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A Lesson from a Long Peace Talk

The 22-year negotiation and peace talks between NSCN (IM) and Government of India have a unique story over unique history of Naga. At the end of the peace talk, there are many hiccups because of three terms: Unique History of Naga, Inclusiveness in the final agreement and Shared Sovereignty. Change of slogans and voices are seen these days in Nagaland and Manipur. Earlier many NGOs, especially those who are pro-peace talk, shouted at their highest pitch that the Naga solution should be brought at the earliest. However, endless rounds of talks have irritated them; now, many are asking not to sign hurriedly.

Three months, as announced by Interlocutor, seems too short for a solution to them. Just after the announcement of Interlocutor, all of sudden, Naga Flag and Constitution have become vital issues of the final agreement. Nobody, other than the persons of NSCN (IM) and Government of India, can give any comment or opinion at this crucial stage of well-praised Peace Talk in India. Because no one knows what they have agreed in the historic Framework Agreement that would be the spirit of the final Agreement. The people of India, democratic and secular, have to sit like a spectator though the Final Agreement would bring a change in the political structure of existing India and relations amongst different ethnic groups, communities. NSCN (IM)’s interpretation of uniqueness of history of a particular group is not in the tune of Indian interpretation, and also of shared sovereignty.

Inclusiveness of Naga peoples in the peace talk poses another problem. As a newspaper reader, one can only say that what did the peace talk bring to both the parties; they start arguing over the same points where they started the peace talk. Over the years, the peace talk have brought the split of NSCN (IM) and NSCN (K) into more number of factions, war of words between different Naga groups, cold war between Naga of Nagaland and of adjoining States, Naga CSOs of Manipur and rest of the CSOs in the State, demand of formation of State of Eastern Nagaland, and many more. The political atmosphere of Manipur is charged with hate-speeches of NSCN (IM) leaders.

A lesson out of the stories of the ongoing Naga Peace Talk is that ethnic nationalist movement in this part of the world is nearly impossible because of the intricate historical ties of the groups and historical sentiments. The Ao sentiments towards the Meitei may not be the same as that of the Tangkhul. The demand of Mao products in mobile Mao market in Imphal shows a different story, different from the NSCN (IM) narratives. The historically rooted sentiments of different ethnic groups in Manipur are unique in nature and values; these sentiments cannot be washed out easily with certain political slogans.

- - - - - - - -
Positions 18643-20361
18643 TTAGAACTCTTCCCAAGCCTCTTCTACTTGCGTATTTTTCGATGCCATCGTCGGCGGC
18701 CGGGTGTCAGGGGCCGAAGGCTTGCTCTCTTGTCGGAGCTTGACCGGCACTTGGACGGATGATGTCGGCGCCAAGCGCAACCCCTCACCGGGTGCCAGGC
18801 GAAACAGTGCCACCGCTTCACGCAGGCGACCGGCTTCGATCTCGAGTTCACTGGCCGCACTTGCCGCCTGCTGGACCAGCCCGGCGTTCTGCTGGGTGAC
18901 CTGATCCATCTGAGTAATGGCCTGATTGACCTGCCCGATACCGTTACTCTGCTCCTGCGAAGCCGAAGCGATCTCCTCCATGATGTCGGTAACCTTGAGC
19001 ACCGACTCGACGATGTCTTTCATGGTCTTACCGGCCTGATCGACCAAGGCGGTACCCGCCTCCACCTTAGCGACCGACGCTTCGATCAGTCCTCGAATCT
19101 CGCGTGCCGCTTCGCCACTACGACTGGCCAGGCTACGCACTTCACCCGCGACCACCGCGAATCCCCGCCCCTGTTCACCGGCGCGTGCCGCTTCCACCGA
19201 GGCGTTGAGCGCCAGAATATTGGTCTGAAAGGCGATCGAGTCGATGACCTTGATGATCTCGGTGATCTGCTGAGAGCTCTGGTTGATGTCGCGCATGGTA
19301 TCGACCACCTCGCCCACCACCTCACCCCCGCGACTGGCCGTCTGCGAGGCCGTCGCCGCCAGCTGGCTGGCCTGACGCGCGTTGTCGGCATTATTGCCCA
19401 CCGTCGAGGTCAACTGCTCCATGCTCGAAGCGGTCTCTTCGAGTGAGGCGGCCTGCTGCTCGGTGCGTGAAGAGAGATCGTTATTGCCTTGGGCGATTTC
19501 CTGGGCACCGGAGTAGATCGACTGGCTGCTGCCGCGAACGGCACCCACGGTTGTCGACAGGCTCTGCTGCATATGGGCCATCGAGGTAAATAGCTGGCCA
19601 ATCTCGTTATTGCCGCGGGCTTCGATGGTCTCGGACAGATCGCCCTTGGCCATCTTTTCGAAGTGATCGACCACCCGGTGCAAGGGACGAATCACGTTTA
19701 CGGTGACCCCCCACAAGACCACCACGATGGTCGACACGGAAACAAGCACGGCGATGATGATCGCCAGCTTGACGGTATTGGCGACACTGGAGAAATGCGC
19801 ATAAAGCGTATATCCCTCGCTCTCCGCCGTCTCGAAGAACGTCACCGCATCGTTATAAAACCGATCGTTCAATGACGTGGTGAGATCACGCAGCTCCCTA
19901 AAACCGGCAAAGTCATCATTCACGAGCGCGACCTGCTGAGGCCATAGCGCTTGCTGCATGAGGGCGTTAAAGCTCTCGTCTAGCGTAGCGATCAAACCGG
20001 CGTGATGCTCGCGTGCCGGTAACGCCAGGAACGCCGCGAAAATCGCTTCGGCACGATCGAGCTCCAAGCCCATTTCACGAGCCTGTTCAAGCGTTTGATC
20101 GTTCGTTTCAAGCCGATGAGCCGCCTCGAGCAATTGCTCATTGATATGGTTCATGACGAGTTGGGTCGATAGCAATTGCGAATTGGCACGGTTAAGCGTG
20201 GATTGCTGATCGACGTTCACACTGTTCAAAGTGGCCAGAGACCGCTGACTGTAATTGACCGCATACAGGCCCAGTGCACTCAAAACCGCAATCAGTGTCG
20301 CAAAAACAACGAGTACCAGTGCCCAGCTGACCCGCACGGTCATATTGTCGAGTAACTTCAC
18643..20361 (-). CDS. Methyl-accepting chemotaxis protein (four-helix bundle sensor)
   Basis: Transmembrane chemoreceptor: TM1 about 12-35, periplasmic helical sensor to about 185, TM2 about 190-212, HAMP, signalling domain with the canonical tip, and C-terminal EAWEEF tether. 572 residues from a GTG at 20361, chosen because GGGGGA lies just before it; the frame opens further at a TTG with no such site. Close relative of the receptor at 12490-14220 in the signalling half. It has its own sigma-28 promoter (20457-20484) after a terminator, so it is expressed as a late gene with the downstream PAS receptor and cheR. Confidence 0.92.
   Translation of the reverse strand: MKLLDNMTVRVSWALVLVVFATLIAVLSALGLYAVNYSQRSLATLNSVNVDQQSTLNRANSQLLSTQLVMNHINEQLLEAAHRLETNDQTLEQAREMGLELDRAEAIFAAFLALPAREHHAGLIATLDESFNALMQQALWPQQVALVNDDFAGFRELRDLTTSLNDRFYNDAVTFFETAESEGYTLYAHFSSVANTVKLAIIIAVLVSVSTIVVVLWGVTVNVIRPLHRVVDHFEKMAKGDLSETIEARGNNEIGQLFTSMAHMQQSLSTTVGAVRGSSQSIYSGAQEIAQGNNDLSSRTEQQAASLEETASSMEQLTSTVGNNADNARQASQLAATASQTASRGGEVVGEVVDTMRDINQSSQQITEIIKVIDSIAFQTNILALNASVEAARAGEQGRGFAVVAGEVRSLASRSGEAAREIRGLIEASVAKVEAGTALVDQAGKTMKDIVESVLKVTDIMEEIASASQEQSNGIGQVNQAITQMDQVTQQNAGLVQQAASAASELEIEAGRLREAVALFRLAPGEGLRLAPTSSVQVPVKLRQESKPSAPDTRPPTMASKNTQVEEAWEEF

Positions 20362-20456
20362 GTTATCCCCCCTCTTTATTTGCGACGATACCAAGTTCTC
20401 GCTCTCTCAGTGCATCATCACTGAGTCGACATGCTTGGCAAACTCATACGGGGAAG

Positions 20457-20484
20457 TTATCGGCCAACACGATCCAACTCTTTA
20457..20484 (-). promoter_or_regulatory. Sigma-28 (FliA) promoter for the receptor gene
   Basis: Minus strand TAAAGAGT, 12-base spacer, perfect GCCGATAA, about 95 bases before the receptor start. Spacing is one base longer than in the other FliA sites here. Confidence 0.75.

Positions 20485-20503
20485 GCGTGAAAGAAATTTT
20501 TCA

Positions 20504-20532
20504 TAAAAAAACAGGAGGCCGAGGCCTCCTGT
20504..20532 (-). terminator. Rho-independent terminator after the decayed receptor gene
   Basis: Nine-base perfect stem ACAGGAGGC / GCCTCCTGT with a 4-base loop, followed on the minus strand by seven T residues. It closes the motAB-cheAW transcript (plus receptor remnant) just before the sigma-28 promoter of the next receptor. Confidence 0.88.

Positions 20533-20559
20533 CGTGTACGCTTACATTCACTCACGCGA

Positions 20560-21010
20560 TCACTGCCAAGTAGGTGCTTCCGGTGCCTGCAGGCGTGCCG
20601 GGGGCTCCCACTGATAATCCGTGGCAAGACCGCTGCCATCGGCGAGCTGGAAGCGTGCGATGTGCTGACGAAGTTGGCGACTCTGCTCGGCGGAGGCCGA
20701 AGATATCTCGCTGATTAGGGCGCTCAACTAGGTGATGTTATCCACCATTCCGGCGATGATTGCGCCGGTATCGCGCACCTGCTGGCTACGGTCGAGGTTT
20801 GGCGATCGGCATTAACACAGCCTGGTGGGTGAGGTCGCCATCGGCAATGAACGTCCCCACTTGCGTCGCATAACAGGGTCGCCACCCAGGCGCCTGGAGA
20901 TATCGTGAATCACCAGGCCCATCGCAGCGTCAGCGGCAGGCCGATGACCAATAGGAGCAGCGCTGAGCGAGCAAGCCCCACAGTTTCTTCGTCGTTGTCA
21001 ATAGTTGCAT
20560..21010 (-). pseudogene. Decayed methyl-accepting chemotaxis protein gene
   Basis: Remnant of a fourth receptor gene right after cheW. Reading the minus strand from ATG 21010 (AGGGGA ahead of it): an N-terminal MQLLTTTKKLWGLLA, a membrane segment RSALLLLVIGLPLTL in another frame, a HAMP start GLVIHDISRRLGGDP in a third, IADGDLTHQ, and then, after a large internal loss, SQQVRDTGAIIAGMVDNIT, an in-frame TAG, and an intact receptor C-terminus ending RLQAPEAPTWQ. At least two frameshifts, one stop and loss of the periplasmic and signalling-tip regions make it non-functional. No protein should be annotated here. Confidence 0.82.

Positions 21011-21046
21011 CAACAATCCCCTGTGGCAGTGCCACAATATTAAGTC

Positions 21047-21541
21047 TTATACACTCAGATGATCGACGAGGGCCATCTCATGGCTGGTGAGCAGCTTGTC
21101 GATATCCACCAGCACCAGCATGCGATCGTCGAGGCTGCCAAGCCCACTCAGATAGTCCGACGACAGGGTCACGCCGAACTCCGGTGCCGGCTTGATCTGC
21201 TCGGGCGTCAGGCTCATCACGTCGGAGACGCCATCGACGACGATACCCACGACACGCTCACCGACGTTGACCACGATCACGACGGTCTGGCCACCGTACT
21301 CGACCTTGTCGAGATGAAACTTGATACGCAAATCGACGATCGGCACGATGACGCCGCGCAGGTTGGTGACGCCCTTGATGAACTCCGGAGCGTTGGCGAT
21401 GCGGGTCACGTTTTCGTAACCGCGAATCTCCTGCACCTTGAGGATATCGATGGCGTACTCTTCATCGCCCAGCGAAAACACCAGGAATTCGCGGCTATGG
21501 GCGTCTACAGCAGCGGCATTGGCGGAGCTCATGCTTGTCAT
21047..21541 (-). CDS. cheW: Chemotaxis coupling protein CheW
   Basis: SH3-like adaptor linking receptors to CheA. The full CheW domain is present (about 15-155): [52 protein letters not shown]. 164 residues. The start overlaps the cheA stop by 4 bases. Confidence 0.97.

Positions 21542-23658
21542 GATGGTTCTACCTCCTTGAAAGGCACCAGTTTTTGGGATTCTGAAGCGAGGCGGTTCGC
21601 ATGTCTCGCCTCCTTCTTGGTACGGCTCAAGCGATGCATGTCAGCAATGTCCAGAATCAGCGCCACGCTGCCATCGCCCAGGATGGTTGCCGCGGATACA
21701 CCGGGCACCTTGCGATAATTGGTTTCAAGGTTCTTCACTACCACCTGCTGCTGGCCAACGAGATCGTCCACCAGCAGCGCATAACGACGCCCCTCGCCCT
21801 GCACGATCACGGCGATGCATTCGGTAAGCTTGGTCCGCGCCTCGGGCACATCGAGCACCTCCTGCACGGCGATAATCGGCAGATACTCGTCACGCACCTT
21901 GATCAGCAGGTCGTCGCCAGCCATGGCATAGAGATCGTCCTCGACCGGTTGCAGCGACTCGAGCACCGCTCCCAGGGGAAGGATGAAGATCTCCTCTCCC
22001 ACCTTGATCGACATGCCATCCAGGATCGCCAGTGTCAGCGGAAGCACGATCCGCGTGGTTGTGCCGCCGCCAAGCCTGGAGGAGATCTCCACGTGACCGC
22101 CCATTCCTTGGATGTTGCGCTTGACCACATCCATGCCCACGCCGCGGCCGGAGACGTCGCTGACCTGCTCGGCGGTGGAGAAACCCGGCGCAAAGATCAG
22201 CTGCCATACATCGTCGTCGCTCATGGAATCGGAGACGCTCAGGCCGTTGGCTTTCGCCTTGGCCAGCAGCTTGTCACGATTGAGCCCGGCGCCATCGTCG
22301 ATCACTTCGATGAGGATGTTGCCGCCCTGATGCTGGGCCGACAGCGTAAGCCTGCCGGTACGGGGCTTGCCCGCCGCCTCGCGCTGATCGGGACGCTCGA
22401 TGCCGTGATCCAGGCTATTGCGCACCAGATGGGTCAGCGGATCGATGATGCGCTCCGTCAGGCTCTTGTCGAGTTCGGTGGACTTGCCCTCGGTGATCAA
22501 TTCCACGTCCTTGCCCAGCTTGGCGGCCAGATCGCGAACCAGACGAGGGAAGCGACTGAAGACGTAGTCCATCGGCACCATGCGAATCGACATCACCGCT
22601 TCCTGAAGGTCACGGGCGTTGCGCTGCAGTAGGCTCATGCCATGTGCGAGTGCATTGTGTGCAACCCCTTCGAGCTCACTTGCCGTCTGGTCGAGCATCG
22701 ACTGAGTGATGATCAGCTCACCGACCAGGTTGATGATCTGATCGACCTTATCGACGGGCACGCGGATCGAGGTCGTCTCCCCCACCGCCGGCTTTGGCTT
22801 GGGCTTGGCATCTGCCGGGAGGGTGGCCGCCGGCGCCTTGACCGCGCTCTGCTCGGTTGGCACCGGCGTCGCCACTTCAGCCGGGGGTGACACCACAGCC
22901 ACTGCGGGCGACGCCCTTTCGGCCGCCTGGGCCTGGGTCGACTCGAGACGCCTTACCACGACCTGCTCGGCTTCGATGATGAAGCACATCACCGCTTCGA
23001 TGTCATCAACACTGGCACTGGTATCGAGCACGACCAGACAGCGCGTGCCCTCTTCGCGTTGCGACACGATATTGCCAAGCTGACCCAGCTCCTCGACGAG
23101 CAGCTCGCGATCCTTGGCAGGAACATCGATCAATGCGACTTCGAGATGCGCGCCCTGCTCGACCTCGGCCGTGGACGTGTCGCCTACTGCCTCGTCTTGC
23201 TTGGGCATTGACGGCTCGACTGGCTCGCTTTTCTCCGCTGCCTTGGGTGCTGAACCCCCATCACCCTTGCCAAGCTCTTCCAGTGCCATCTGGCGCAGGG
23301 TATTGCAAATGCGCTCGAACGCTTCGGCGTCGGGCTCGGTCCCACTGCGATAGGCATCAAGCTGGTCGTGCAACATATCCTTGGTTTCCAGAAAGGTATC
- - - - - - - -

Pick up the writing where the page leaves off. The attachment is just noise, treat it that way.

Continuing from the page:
The UCM, Manipur, in its clear voice says that the Indian habit of dividing geographical zones on the basis of linguistic, religion, caste or tribe will not bring solution, rather it will create more problem in North East India. NSCN (IM) calls Working Committee of NNPGs a bunch of confused people. Working Committee may be wrong or right, but NSCN (IM) cannot see that the Naga solution could only be brought in a larger North East Canvas; the unique history of this region has overlapping of social and cultural systems among the peoples. UCM’s statement of no administrative division on ethnic lines indicates that development should be done on the basis of needs or otherwise, not on the ethnic lines. R N Ravi better understands the full meaning of the statement.

To-day, NSCN (IM) sees the carrot and stick in the hands of Government of India; earlier its leaders once said, India is Father and Naga, the Child. One time Father-figure becomes betrayer at the far end of the peace talk. Does the longest peace talk in India bring anything new for the Naga or India? Simple advice from newspaper reader to whom the real content of Framework Agreement is hidden, is that if nothing can be achieved, it is better to stop the peace process to save time and energy, moreover the Taxes from ordinary people.

Sh Ajit

Sh Ajit, a resident of Khongman, Imphal East is a regular contributor of Imphal Times mostly news photo and articles. He is a father of a lovely son. His favourite quote is " A Picture is worth Thousand words". He can be contacted at [email protected]

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1 comment

  • Indian
    Indian Wednesday, 16 October 2019 20:24 Comment Link

    Nicely articulated article brother. Seeing the asymmetry between both sides and kind of neo nationalism with the current government at centre, writing on the wall is amply clear...

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